#307 – Murder He Wrote

A chance encounter with a real estate agent this morning helped clear up a mystery that’s been dogging me for months. Up till now, I’ve blamed a deplorable lack of ethics among real estate agents for my in-laws’ purchase of a house down the street from ours. After running into Bill Franks, however, I realize I have only myself to blame for the Gambinos’ proximity.

I saw Bill in the supermarket and recognized him as the broker my in-laws had retained. After confirming his recollection of the septuagenarians, I asked a burning question: “I know Georgia law requires you to answer, if a buyer asks if there’s been a murder in a house you’re showing or if someone with a disease lived there; so why’d you refuse to answer any of my in-laws’ questions?”

Bill said he would’ve gladly responded to any inquiries on murders and such, had my in-laws asked. But he’d refused to dignify the “offensive and irrelevant” queries they’d posed instead. After he cited specific examples for me, I couldn’t say I blamed him.

Before Sophia and I purchased our current home, I prepared a questionnaire for each property we visited. Our broker had to answer whether anyone there: 1) had ever been murdered; 2) had contracted plague, tuberculosis, or any other communicable disease; 3) operated a Meth lab; and the like.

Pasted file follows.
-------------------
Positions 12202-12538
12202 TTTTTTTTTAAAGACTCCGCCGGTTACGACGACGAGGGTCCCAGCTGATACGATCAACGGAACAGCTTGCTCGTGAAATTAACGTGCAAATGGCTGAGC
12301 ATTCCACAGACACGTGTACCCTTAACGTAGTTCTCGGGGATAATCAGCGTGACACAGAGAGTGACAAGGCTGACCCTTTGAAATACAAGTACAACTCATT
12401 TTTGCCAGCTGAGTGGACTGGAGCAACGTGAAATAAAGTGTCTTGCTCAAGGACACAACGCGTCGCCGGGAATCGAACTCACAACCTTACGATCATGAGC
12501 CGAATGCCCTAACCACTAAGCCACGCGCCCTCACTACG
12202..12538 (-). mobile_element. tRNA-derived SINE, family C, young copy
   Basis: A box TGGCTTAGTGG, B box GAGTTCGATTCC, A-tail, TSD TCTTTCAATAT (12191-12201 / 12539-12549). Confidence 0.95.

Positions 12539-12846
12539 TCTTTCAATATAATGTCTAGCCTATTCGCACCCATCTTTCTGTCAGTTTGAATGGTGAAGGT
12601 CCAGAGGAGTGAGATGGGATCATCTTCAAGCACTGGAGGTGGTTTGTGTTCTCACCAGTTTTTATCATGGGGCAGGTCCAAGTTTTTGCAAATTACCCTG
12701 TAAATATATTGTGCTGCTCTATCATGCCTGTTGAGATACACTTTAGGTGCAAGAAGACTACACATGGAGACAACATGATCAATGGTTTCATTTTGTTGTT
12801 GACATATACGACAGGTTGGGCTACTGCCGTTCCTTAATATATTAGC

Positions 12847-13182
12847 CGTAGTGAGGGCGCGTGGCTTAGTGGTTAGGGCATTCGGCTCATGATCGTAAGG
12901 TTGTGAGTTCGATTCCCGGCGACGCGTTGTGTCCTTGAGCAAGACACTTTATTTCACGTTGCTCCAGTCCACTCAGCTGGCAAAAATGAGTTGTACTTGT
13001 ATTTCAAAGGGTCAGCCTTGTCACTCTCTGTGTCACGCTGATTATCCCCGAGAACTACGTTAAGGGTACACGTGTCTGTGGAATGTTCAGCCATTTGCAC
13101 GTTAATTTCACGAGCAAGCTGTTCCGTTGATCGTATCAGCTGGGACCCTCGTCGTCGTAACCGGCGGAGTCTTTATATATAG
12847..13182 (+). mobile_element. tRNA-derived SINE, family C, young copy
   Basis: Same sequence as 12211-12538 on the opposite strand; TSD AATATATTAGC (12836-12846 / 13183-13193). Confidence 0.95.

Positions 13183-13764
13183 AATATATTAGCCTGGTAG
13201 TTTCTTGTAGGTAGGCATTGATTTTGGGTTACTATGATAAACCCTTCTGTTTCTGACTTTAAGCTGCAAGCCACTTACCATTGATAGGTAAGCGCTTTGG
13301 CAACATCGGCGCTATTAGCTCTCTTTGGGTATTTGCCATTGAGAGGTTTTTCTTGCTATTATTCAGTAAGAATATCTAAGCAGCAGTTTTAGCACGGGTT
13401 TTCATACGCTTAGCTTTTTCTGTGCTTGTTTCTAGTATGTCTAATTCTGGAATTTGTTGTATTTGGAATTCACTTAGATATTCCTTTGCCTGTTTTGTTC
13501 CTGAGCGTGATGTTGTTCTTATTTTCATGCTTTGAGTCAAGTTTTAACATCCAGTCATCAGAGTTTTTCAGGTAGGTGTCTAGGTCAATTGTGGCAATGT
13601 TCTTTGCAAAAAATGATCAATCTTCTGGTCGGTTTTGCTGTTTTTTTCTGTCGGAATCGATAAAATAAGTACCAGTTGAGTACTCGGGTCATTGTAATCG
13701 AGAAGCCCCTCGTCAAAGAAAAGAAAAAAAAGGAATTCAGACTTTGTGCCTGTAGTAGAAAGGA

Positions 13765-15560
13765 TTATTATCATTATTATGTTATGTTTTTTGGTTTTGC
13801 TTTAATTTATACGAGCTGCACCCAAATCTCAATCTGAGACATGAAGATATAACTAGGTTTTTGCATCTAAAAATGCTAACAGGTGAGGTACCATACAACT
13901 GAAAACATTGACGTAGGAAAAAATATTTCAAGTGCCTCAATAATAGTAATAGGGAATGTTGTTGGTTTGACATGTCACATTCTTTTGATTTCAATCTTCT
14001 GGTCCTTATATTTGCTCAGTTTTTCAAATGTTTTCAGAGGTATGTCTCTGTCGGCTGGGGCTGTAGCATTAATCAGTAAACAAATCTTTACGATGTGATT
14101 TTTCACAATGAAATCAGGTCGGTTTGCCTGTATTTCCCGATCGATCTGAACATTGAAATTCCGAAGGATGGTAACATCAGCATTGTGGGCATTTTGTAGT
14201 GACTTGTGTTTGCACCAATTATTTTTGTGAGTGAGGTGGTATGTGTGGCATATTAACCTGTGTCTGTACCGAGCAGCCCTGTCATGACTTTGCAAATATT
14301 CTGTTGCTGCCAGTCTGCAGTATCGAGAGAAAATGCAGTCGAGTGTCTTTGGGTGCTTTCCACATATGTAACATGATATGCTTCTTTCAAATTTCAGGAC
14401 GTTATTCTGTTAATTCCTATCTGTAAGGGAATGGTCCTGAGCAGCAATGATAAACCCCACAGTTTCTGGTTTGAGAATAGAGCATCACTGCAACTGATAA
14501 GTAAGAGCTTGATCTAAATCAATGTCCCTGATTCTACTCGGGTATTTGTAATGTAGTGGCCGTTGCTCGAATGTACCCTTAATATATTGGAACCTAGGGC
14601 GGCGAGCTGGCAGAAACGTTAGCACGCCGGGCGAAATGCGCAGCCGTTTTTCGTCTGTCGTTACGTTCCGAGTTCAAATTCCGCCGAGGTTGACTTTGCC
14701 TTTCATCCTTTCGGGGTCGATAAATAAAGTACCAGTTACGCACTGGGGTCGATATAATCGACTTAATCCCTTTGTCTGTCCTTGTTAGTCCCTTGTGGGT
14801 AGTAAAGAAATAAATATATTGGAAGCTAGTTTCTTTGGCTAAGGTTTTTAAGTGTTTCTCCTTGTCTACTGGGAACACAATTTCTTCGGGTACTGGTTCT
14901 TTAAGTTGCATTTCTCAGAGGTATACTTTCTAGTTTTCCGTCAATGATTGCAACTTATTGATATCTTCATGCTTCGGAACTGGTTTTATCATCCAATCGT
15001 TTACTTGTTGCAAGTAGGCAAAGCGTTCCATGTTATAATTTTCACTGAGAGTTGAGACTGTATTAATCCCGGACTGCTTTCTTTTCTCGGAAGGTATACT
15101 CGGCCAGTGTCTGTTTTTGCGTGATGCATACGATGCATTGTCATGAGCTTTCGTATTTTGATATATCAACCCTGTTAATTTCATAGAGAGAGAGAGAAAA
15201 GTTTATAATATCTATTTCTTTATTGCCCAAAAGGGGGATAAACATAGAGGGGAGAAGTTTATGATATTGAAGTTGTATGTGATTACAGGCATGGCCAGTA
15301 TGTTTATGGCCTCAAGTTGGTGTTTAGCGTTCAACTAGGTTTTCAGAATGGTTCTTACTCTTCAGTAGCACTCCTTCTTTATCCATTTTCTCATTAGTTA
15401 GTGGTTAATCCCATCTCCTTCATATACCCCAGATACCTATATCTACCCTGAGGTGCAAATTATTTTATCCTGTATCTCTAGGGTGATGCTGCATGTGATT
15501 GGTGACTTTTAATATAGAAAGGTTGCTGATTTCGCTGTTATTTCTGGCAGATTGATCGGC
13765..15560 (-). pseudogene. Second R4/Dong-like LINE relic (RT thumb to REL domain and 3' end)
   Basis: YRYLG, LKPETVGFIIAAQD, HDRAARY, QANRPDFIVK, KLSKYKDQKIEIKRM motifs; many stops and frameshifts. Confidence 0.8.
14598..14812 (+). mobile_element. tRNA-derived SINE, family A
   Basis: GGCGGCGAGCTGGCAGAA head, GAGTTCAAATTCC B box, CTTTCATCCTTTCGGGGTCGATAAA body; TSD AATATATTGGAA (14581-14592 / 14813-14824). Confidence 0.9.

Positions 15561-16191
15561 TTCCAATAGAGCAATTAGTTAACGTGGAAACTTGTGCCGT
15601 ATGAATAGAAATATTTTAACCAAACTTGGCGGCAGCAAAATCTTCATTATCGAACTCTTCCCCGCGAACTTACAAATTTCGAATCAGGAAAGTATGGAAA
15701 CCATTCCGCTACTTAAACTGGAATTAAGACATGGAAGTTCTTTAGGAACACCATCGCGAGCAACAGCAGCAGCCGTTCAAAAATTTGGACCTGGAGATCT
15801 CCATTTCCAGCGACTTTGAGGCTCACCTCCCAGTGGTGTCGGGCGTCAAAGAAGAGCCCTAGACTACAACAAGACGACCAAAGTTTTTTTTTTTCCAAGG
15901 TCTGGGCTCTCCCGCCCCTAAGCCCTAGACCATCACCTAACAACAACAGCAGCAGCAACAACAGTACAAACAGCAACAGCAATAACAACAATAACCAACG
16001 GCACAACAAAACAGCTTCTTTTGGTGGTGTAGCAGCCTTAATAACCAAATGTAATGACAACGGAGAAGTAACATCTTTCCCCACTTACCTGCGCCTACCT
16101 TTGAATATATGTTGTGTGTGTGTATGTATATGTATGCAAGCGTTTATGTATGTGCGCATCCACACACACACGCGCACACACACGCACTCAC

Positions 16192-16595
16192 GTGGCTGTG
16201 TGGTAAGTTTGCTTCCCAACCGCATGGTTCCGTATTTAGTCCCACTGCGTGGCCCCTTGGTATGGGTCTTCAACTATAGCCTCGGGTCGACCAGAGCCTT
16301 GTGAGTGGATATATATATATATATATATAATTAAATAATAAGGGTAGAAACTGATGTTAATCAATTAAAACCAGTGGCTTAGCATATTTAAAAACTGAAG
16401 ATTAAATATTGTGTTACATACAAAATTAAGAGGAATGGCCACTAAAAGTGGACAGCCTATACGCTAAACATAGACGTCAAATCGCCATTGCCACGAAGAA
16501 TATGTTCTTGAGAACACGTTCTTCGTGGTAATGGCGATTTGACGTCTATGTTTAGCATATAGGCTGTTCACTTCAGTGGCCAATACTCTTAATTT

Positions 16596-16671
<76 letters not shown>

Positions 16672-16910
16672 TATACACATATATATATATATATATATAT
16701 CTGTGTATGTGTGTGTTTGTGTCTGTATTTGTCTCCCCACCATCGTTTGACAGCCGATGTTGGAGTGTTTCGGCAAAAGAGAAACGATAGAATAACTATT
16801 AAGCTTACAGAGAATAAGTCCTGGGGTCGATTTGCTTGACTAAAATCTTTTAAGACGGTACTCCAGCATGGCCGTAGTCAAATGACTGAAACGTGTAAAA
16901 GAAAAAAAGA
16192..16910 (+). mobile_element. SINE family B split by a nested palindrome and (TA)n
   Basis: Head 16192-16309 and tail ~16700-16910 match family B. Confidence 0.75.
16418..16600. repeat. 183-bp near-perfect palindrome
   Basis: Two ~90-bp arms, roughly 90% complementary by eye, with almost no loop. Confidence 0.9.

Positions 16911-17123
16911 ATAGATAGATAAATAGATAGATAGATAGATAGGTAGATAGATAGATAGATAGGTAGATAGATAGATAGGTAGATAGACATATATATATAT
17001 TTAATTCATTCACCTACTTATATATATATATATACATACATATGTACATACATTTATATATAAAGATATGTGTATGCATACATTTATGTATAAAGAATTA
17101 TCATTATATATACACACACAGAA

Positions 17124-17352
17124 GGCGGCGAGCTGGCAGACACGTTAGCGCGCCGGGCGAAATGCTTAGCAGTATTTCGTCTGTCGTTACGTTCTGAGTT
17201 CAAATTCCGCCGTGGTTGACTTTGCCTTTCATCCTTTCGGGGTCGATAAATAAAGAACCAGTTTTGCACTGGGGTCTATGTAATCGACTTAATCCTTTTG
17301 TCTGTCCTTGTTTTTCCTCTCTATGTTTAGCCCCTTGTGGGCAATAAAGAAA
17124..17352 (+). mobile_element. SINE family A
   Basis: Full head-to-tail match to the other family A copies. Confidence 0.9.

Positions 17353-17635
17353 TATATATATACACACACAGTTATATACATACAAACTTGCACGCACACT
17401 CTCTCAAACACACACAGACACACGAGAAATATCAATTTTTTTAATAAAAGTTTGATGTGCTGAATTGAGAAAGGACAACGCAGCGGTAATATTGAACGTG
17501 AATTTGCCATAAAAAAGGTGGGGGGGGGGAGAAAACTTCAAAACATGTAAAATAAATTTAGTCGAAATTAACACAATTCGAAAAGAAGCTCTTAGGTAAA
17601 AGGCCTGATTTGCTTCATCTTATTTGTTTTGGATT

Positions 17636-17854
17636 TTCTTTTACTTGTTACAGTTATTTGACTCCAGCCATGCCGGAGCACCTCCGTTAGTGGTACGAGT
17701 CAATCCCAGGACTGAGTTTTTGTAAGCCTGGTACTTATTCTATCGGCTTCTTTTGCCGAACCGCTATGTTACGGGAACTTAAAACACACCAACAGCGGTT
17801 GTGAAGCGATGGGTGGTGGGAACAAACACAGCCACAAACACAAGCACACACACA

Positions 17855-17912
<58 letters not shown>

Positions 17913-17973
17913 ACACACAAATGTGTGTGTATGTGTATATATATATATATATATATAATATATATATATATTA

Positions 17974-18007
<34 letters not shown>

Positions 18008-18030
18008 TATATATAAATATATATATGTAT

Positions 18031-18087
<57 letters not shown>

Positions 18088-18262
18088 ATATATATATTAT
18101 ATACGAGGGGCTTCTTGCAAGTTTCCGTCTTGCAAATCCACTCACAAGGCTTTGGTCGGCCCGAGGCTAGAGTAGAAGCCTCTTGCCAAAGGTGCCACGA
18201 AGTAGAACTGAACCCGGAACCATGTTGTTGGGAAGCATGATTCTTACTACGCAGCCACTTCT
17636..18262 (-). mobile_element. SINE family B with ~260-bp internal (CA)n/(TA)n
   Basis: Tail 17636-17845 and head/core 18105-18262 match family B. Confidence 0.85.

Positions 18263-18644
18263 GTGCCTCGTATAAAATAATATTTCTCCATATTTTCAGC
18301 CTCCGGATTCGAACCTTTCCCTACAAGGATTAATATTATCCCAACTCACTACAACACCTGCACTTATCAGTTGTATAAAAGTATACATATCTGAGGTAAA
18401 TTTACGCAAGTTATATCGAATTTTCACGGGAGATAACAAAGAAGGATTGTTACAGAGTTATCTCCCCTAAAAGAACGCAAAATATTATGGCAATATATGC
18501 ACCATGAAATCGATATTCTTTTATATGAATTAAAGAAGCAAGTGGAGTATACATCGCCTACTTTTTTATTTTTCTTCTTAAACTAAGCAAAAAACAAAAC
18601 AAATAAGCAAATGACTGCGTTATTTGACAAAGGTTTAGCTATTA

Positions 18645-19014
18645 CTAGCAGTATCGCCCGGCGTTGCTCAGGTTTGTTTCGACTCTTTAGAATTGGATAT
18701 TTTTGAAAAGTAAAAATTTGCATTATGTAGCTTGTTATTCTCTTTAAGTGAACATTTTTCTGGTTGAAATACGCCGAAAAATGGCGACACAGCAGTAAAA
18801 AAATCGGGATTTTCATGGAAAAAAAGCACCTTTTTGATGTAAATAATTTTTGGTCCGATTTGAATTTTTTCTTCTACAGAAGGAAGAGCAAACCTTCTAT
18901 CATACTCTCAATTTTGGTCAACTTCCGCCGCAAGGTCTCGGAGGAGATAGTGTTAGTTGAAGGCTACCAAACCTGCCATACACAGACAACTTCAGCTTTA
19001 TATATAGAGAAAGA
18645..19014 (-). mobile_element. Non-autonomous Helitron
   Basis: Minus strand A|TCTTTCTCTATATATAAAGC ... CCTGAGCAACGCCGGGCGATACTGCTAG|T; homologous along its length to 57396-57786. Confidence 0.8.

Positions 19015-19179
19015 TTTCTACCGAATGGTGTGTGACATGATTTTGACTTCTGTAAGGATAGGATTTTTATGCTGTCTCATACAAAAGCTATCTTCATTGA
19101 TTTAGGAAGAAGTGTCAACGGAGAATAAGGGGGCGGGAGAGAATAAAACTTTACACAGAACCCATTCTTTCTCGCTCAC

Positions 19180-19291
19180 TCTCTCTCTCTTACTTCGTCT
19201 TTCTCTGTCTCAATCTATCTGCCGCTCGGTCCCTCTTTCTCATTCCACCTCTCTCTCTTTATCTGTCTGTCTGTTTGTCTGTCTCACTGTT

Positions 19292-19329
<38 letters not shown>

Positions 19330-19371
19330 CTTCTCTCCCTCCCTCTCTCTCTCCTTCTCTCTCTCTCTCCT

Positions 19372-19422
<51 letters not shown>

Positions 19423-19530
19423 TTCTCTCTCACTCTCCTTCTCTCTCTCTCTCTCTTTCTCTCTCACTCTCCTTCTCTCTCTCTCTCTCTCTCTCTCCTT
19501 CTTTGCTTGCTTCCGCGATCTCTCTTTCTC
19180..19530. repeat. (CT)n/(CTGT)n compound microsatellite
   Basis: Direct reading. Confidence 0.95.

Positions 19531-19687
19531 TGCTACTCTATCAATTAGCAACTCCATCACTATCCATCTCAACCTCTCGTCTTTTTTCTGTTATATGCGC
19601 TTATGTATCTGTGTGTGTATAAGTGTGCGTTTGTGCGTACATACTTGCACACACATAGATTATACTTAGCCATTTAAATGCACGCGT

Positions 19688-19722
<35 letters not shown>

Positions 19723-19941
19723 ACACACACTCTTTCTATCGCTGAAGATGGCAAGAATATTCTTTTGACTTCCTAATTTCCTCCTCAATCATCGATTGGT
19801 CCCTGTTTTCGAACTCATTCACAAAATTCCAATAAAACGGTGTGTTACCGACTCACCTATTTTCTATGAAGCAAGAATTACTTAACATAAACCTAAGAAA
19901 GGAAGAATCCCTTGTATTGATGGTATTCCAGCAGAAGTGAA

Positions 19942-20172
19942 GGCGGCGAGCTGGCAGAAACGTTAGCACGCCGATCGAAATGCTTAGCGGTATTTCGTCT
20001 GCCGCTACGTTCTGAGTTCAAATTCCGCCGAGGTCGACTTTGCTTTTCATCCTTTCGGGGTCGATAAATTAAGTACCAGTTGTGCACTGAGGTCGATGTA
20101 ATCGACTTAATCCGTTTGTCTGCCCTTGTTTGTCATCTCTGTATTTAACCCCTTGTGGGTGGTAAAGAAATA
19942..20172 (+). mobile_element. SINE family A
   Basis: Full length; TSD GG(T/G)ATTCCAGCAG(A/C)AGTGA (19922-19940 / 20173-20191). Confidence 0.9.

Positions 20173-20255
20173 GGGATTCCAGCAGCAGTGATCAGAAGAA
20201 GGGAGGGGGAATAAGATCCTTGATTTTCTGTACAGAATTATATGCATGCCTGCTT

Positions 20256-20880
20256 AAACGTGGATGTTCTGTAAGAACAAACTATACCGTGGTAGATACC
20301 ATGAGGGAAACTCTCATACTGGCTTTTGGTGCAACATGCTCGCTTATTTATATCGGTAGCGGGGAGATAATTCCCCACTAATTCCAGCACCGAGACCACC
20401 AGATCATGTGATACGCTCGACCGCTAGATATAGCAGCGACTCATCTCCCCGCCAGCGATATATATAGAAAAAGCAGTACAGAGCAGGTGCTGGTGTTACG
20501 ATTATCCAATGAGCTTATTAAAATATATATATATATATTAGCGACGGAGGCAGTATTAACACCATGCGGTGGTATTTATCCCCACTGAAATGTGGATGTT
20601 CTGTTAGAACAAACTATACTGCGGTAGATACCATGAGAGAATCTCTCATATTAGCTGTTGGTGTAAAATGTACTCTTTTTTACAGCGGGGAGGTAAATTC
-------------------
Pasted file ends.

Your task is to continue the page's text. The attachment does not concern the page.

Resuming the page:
Sophia told her parents about my questionnaire after they decided to move here. Without going into details, she said they should provide their agent with the document and refuse to work with him unless he filled out the form for each property visited. I left the questionnaire in my secretary’s to-do pile for copying, and she sent the copies to Sophia’s folks.

My father-in-law subsequently consulted five real estate agents, commencing with Bill Franks. As Vito related afterwards, he informed each broker that my questionnaire had to be completed in its entirety; if not, Vito wouldn’t hire the person. Every agent indignantly refused. After the final rebuff, the fed-up homebuyer determined to purchase the first suitable new construction he came across, which just happened to be a home in our neighborhood.

Thanks to my conversation with Bill Franks, I finally can assign fault for the situation where it properly belongs: with me! Though I still can’t fathom how the switch occurred, I immediately recognized the source of the examples recited by Bill this morning. They originated in a set of draft interrogatories I’d typed for a nasty divorce case, including the following doozies:

How many times did you commit adultery? For each such occasion, identify the person you cheated with, the date on which you cheated, and the location at which you cheated.

Identify each illicit substance, including marijuana, cocaine and methamphetamines, which you have ingested at home within the past five years.

State whether you ever downloaded or viewed child pornography. If so, identify each location where you engaged in such practices, the dates of such activities, and the specific nature of the illicit practices in which you engaged.



Best to ask your realtor before you buy a home … and find remnants of this in the master bedroom!

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